All applications must include a biomarker discovery approach. Applicants must leverage state-of-the-art laboratory approaches such as single cell multi-omics technologies and similar approaches to perform unbiased high-resolution profiling, including but not limited to, RNA expression profiling, proteins profiling, immune cells profiling, DNA methylome profiling, system serology/Fc glycosylation profiling, and other appropriate cutting-edge methods. Integrative, multi-modality approaches across various non-sputum matrix types are encouraged. Use of cutting edge statistical and computational methods is expected.

Additionally, applicants must propose at least one additional approach to confirm or refine biomarker signatures identified in the biomarker discovery approach. Such projects can include evaluation of biomarker signatures that have shown promise in adults populations [i.e., meeting at least the World Health Organization published minimum target product profile (TPP) criteria for tests of TB infection and/or TB disease progression] or use of model systems, animal models, or other activities (ex vivo, in vitro, in silico) to probe biomarker pathways, uncover relevant biologic mechanisms, and increase the precision of discovered biomarkers. 

The target population is children less than five years of age and must include children living with HIV. Young children exposed to HIV perinatally meet the definition of living with HIV for the purpose of this initiative. Children neither living with nor exposed to HIV are also allowed. Cohorts should include young children at risk for TB through suspected/documented exposure or living in high TB incidence settings with high rates of tuberculin skin tests conversion in young children.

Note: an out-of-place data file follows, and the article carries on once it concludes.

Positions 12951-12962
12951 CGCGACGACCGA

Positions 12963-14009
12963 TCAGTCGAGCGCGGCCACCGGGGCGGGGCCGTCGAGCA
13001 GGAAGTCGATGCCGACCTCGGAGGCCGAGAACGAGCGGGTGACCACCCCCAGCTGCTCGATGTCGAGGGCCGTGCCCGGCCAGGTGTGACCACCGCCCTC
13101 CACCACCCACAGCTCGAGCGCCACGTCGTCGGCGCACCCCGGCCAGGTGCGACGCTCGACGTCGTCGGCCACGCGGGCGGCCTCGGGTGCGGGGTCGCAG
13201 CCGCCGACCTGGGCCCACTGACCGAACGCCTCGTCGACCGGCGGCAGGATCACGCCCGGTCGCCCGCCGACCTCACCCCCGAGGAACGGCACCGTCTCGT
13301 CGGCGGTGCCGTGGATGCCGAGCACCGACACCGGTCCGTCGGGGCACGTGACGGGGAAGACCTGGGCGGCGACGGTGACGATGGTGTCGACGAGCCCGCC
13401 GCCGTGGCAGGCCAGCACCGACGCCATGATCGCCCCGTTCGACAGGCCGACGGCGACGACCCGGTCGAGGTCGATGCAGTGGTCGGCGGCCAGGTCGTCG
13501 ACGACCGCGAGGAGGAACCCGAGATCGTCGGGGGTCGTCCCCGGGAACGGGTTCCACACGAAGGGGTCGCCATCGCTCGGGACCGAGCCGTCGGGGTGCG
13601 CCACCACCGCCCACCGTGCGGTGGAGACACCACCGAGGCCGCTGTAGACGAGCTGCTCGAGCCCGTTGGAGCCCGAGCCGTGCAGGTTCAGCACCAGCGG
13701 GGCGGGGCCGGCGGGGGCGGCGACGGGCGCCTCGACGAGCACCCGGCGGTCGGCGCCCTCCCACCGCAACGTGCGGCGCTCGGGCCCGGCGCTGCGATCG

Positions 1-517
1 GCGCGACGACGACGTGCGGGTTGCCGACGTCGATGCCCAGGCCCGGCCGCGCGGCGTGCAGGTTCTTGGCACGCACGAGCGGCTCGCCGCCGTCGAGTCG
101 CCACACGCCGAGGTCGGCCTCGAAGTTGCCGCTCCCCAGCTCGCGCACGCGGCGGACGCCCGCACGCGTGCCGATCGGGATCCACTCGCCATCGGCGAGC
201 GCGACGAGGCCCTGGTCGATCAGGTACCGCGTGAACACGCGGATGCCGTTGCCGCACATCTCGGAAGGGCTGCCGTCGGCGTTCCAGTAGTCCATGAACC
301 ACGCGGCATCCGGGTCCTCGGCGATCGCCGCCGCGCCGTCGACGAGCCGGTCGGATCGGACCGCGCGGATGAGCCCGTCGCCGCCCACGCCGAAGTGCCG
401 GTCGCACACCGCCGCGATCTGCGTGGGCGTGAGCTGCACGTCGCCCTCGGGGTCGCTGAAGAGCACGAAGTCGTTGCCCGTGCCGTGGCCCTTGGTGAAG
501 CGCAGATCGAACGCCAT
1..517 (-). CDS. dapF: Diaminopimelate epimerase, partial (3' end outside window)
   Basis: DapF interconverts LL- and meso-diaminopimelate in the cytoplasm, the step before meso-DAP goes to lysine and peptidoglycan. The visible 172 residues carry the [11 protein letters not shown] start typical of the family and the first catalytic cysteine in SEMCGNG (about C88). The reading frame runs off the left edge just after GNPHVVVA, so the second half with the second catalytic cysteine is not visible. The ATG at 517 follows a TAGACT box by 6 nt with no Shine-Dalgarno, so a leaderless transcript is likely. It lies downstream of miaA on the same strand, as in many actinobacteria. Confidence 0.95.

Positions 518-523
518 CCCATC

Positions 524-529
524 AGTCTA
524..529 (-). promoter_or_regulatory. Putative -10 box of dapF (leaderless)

Applicants must have access to well-characterized biobanks and datasets from the target population or access to ongoing, prospective longitudinal observational cohorts of young children at risk for TB acquisition, whether in the context of documented TB exposure/TB index contact or non-contact tracing settings with anticipated high incidence of TB infection. Biobanks or prospective cohorts should include sufficient numbers of participants and TB outcomes to allow for valid, rigorous observations in training sets and confirmation in separate validation sets. Rigorous methodological approaches, including use of appropriate controls and accounting for confounders, sound diagnostic approaches, and rigorous classification of active TB disease and TB infection cases, should be employed to allow accurate interpretation of findings and biomarker characterization. Biomarker evaluation must abide by accepted standards for diagnostics/index tests evaluation. De novo prospective observational cohorts establishment are not permitted. Clinical trials are not allowed.

Resources To Advance Pediatrics and HIV Prevention Science (RAPPS)

Request for Proposals—proposed FY 2023 initiative

Contact: Robert Corno

Objective: The primary objective of this contract initiative is to provide drug development resources to support advancement of the next generation of HIV non-vaccine biomedical prevention (nBP) products and HIV treatment and prevention strategies in maternal, pediatric, adolescent, and adult populations. The RAPPS contract will support academic institutions, pharmaceutical companies, and nongovernment organizations that are 1) planning clinical development of their product and/or 2) either independently or in partnership with NIAID pursuing a product licensure effort.